Look’s like something’s really going to be cooking in Austin this spring and we don’t mean BBQ. The SXSW Film Conference and Festival said today that Jon Favreau’s Chef will open the confab this year on March 7. It …
EXCLUSIVE: Disney is in negotiations with Jon Favreau to helm The Jungle Book, a new adaptation of the 1894 Rudyard Kipling novel that is a priority project for the studio. Justin Marks, scripter of The Raven, will turn in a draft shortly, and the studio hopes to get into production next year. Favreau — who wrote, directed, produced and stars in the modestly budgeted indie Chef – has a strong history with Disney, and this will put him back into the event film game. He helmed the first two Iron Man films and had been attached to direct Magic Kingdom, the pic where the theme park comes to life. Disney previously turned The Jungle Book into the classic 1967 animated film and a 1994 live-action feature helmed by Stephen Sommers. The book is public domain, and Disney has not yet set producers. Bet a few of them on the lot are going to be picking up the phone momentarily.
Los Angeles, June 12, 2013 – Open Road Films has acquired the U.S. rights to Jon Favreau’s rich and vibrant comedy “Chef.” Financed by Aldamisa Entertainment, “Chef” is based on an original screenplay by Favreau, who will direct and star in the movie. “Chef” will also star Sofia Vergara, Scarlett Johansson, John Leguizamo and Robert Downey, Jr. Open Road Films will release the movie nationwide Mother’s Day Weekend – May 9, 2014. The deal was announced today by Tom Ortenberg, CEO of Open Road Films and Sergei Bespalov, Co-Chair and Co-CEO of Aldamisa Entertainment.
“Chef” is the story of Carl Casper (Favreau), who loses his chef job and cooks up a food truck business in hopes of reestablishing his artistic promise. At the same time, he tries to reconnect with his estranged family.
Producers are Karen Gilchrist and Aldamisa’s Sergei Bespalov. Production begins in July 2013 in Los Angeles.
Ray Richmond contributes to Deadline’s conference coverage.
The 5th Annual Produced By Conference, sponsored by the PGA, kicked off this morning on the 20th Century Fox lot with a panel discussion entitled “The Real Deal: Producers Who Direct? or Directors Who Produce?”. Producer Mark Gordon of Grey’s Anatomy fame moderated the discussion in the packed Zanuck Theater, peppering panelists Jon Favreau (Iron Man 1, 2 and 3) and Roland Emmerich (White House Down, Independence Day) with questions about how producers can effectively navigate the directorial waters and vice-versa. Of course, working with filmmakers at the level of Favreau and Emmerich who have abundant experience is rarely a problem, Gordon repeatedly acknowledged.
“There is a comfort level with directors who have a body of work,” said Gordon, who doesn’t direct. “It’s more difficult now because everybody specializes. In the old days of the Hollywood studio system, guys like John Ford and Billy Wilder did it all. They directed comedies. They directed dramas. They directed musicals. Today, you hear, ‘This guy is an action director, this guy directs comedy.’ I don’t believe in that. If you direct, you should be able to direct everything.” But Favreau pointed out that inexperienced directors are becoming less of a dice roll for producers and studios, what with the cost of admission to the club dropping to relative pennies. “There are tremendous filmmakers doing strong pieces of content online,” he said. “Those content walls are coming down. It’s becoming less and less of a guess. It isn’t like picking the new Dalai Lama. You can see what’s being done and say, ‘This kid’s got some vision’.”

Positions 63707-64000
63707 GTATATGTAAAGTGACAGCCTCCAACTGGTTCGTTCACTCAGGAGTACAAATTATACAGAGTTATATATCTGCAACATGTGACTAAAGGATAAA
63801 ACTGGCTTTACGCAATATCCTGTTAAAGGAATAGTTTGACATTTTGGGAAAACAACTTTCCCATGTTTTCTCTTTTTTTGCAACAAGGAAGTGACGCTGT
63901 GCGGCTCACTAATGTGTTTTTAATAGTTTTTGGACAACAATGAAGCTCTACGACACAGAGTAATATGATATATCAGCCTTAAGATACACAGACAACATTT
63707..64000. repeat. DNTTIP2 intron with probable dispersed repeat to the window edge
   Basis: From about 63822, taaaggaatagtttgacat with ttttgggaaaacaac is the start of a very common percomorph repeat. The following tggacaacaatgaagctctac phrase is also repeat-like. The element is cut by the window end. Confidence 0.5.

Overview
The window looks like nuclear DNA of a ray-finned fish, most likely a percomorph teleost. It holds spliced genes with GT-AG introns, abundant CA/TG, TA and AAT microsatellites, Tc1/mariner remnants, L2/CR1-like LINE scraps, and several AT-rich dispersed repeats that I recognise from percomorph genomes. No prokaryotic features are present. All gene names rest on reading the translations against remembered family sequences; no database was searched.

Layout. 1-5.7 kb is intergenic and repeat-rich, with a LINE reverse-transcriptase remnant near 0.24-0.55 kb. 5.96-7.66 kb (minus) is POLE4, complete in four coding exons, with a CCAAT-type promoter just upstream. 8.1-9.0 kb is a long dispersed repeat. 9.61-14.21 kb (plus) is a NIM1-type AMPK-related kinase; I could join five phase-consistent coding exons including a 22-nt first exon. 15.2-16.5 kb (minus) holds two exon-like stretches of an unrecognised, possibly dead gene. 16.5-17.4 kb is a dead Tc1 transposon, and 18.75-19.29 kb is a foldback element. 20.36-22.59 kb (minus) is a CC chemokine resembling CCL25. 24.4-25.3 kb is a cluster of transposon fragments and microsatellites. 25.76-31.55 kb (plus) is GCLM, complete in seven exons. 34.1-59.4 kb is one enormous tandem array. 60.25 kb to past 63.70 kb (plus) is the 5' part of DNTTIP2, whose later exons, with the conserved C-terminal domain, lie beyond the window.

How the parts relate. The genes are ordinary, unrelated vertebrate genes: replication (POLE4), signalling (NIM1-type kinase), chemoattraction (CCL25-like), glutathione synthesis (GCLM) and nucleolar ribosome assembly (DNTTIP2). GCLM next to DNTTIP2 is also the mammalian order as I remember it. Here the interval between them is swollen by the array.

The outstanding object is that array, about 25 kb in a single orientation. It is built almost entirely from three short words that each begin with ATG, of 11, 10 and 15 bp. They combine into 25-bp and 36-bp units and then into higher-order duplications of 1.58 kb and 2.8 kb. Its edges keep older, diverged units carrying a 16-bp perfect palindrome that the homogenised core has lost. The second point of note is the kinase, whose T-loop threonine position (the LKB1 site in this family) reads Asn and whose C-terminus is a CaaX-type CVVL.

EXCLUSIVE: Bradley Cooper has now formally confirmed to star in the John Wells-directed Chef, making this one of the early projects stirring action from foreign buyers who can now visualize the Silver Linings Playbook star back in meltdown mode in this Shampoo-like drama. He plays a Paris chef named Adam Jones, who destroys his wunderkind status in a blaze of decadence and out of control behavior. He cleans up and returns to Paris sober, determined to redeem himself by spearheading a top restaurant that can gain three Michelin stars. This has been in the works a bit, and recently Cooper saw Wells’ upcoming TWC Oscar-bait movie August: Osage County and then TWC set Wells to direct Chef. They are now looking to round out that cast, and I’m hearing Michelle Williams and Marion Cotillard as potential female leads, and Omar Sy for co-starring role. The film’s produced by Stacey Sher, Erwin Stoff and Michael Shamberg.
Ross Lincoln is a Deadline contributor.
With an average of 8.4 million viewers per episode, the apocalyptic sci-fi series Revolution has been a relative hit for NBC in a humiliating turn of events that recently saw the network finish fifth — behind Univision — for the first time in its history. Despite that success, Revolution was put on a 4-month hiatus after 10 episodes. In advance of the series’ March 25 return, Night 2 of PaleyFest 2013 featured a Revolution panel with series creator and executive producer Eric Kripke, co-creator and executive producer J.J. Abrams, and executive producer Jon Favreau. Also along for the ride were cast members Billy Burke (Miles Matheson), Tracy Spiridakos (Charlie Matheson), Giancarlo Esposito (Major Tom Neville), David Lyons (Sebastian Monroe), Daniella Alonso (Nora Clayton). and J.D. Pardo (Jason Neville). The discussion centered heavily on the show’s return and based on what the executive producers said, fans can expect a much more fast-paced experience.